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Hugo Nominees

Posted by phduffy on 2006-03-30 17:05:07
1 forum posts
The 2006 Hugo nominees have been announced. Not aware of the Hugos? They’re the fan-voted awards for the best science fiction or fantasy novel of the past year. I think I’m going to try to review all the nominees here, and hopefully before the awards happen. The 5 nominees are:

Old Man’s War by John Scalzi

Learning the World by Ken MacLeod

A Feast for Crows by George RR Martin

Accelerando by Charlie Stross
Spin by Robert Charles Wilson

A few words about the contenders:

Accelerando is available here as a free download. If you’re not into SF, or haven’t read any SF for a while, this might be a reasonable place to start. I assume it has some quality (haven’t read it yet) and it’s free. My understanding of Stross is that he writes quick paced stories with big ideas. Not space operas, but good British SF, in the vein of Iain M Banks and others.

Ken MacLeod is also a British SF writer (well, actually he and Stross are Scottish). Traditionally he writes very similar stuff to Banks (political, sweeping SF). To be honest, I like the new British SF writers, but MacLeod’s never done much for me. Instead of fusing scientific ideas and extrapolating them, he takes economic and political science conventions/ideas and turns them on their head. If that sounds appealing to you, you might like MacLeod. That said, Learning the World is a first contact story about humans contacting a near spaceflight species. Think of A Fire Upon the Deep (which, if you haven’t read and you like SF, you need to read ASAP.

A Feast of Crows is the 4th novel in Martin’s song of Ice and Fire series. Now, I don’t plan on reading any more of this series until the series is completed. I am hoping that a wolfshack reader who’s read this book will post something on it.

Robert Charles Wilson is a Canadian SF writer. I’ve heard Spin is his best novel yet. I read and reviewed his prior novel, the Chronoliths. I thought it was a solid, but unspectacular novel. Hopefully this will surpass it.

Finally, that brings me to the subject of today’s review, John Scalzi’s Old Man’s War. If you’ve never heard of Scalzi, no worries, this is his first novel. He works as a professional writer, writing magazine articles, advertising copy, you name it. He has a very interesting and thorough discussion of how to become a writer on his site, which you should check out if you’re interested.

Anyways, on to the novel. Old Man’s War has been called a tribute to Heinlein, or a novel as Heinlein would have written it, whatever. The premise is this: We’re not alone in the universe. In fact, we’re just one of a thousand different species out there. Most humans live their lives on earth and don’t worry about that. But the Intergallatic defence (or something like that, I don’t have the book in front of me) controls all flight off of earth. And by control I mean “doesn’t let anyone but themselves off the planet”.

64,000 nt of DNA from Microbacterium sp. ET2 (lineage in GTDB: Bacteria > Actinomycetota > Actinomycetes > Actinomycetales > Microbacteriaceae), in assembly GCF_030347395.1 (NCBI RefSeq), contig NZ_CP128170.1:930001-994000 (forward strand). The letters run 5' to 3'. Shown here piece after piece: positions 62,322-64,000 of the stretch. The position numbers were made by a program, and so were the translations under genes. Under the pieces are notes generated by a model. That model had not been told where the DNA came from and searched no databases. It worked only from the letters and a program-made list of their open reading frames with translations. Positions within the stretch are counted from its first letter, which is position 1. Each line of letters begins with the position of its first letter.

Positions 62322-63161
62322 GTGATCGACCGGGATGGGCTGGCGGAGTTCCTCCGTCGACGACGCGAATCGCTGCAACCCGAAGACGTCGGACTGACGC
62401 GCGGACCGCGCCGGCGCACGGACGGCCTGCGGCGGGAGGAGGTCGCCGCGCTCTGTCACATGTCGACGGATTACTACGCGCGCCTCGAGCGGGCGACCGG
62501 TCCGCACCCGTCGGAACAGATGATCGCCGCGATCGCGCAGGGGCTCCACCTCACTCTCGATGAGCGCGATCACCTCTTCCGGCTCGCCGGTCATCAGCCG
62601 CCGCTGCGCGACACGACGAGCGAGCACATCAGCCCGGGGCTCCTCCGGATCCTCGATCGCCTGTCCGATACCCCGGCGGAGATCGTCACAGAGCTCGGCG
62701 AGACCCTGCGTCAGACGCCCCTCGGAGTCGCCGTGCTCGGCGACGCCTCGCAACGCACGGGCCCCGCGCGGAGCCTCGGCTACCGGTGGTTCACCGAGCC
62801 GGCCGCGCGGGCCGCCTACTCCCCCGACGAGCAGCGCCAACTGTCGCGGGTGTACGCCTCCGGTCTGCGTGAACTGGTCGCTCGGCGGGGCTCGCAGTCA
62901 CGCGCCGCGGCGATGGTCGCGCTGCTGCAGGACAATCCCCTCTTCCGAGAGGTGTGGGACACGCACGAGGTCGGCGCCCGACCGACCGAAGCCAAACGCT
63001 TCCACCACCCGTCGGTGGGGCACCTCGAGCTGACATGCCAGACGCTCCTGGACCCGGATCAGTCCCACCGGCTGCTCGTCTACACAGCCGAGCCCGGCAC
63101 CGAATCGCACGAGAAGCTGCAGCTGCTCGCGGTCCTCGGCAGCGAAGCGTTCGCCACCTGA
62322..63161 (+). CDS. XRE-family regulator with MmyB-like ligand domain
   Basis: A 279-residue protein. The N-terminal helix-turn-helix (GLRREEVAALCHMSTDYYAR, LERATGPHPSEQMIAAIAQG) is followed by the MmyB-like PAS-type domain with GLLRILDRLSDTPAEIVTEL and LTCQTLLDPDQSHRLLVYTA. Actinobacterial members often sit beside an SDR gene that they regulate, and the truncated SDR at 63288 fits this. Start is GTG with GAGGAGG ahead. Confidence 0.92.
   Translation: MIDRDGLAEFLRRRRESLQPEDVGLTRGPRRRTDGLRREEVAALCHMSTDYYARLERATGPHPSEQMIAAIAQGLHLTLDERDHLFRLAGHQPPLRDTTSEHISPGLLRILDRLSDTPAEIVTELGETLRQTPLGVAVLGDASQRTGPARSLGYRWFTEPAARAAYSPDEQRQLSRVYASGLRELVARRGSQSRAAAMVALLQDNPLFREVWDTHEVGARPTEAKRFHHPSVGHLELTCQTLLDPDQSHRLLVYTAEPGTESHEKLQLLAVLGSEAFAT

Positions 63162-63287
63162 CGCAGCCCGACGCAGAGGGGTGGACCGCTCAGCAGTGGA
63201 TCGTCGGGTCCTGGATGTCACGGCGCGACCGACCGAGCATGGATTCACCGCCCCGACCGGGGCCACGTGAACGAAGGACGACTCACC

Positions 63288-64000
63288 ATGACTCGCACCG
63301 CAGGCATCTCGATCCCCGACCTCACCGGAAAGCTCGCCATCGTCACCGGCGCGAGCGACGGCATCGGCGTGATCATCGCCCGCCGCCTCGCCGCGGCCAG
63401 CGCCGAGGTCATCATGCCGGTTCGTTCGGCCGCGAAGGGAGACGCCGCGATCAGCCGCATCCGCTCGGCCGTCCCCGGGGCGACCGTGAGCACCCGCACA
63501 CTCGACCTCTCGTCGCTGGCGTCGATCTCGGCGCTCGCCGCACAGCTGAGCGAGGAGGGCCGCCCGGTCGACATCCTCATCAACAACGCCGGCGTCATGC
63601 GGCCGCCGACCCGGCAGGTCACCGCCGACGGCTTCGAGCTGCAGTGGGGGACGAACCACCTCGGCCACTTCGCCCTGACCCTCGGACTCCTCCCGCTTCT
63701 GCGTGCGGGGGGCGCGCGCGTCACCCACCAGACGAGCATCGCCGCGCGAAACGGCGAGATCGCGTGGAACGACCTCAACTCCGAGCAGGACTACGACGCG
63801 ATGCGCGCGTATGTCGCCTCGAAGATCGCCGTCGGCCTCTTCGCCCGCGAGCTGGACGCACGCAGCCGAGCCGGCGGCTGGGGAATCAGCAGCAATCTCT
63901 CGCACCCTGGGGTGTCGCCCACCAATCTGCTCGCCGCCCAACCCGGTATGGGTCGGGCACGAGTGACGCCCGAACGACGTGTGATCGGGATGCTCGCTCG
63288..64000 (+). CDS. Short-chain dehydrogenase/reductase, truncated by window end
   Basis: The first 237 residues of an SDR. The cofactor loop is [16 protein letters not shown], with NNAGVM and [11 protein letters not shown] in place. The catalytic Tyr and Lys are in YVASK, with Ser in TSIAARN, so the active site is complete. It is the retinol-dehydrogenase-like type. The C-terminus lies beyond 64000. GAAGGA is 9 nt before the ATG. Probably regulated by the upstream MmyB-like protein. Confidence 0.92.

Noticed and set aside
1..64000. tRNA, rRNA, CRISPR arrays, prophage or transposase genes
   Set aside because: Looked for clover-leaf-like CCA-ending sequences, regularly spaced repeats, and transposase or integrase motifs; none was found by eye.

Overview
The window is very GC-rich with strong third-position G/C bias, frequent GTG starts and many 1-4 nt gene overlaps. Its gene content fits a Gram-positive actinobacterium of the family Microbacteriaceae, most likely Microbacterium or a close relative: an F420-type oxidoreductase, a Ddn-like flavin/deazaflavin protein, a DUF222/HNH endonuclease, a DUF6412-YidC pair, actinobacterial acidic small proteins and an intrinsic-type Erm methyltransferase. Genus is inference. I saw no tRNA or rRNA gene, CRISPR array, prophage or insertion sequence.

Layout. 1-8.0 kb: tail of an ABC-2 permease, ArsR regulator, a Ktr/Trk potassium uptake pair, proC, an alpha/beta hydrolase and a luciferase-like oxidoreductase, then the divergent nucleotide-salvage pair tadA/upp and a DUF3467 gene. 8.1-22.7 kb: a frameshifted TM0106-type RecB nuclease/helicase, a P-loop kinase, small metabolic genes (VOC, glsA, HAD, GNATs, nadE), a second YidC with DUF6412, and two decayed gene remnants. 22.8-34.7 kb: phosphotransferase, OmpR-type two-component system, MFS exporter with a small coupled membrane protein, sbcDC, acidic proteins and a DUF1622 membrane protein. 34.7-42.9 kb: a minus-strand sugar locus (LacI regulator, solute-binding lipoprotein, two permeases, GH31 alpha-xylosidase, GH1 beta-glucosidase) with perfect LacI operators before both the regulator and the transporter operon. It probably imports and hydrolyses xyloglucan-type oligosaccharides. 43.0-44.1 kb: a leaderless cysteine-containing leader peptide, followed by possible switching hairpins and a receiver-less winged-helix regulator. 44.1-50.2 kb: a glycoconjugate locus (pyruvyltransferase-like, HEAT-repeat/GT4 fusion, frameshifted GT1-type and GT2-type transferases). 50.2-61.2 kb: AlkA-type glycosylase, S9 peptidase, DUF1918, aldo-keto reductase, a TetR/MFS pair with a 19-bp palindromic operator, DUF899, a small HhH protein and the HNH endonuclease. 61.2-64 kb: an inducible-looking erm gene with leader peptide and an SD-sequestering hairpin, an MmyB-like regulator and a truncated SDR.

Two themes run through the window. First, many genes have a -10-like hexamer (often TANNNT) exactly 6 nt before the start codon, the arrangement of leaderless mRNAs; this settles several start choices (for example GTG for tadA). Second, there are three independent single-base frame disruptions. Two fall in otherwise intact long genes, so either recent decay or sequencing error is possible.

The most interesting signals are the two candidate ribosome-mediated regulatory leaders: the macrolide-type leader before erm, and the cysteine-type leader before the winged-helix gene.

When you turn 75, and not before you’re 75th birthday, you can enlist in the army. You take the ride up to space, and they rejuvenate you. That’s the deal. You join the army, sell all your possessions (in fact, when you leave, your will is executed, and you can never return to earth) and somehow get rejuvenated. At this point, the novel takes a turn that reminds me that it’s sort of a homage to novels from the 60s, and all the new soldiers have sex with each other. At least in this case it’s not the legitimately 60 year old man/writer/scientist having sex with a young woman whose breasts have never felt gravity (note to non-SF readers: that happens in at least two SF classics, The Gods Themselves and Ringworld. )

The recruits are told up front that only 20% of them will live to see 10 years, which is the minimum time commitment they must put in before they can leave. So, they go to boot camp, get yelled at, and learn about the military and humanities enemies. Then, in a style reminiscent of Starship Troppers and The Forever War the troop goes out and fights the bad aliens. Or the aliens anyways. As in many other SF novels, the characters eventually start to wonder why they’re doing what they’re doing. And of course, people die, etc, which leads to all kinds of bonding and feelings of brotherhood (used loosely, as the army doesn’t exclude women).

Old Man’s War is told from a first person view, which makes it very very easy to get through. This is the type of novel you can read in two nights. Scalzi has an easy going, conversational writing tone that makes things flow. And he does a decent job of introducing fun alien cultures (a war is started between humans and one of their alien enemies when the aliens invade a human planet, and then have a celebrity chef go on tv and show how to best prepare a human for dinner).

That said, this isn’t a novel that really does anything new, or leaves you with a sense of wonder at either the culture, the ideas, or the literary ability of the author. While I look forward to the sequel, I’m not sure that this is award winning material.
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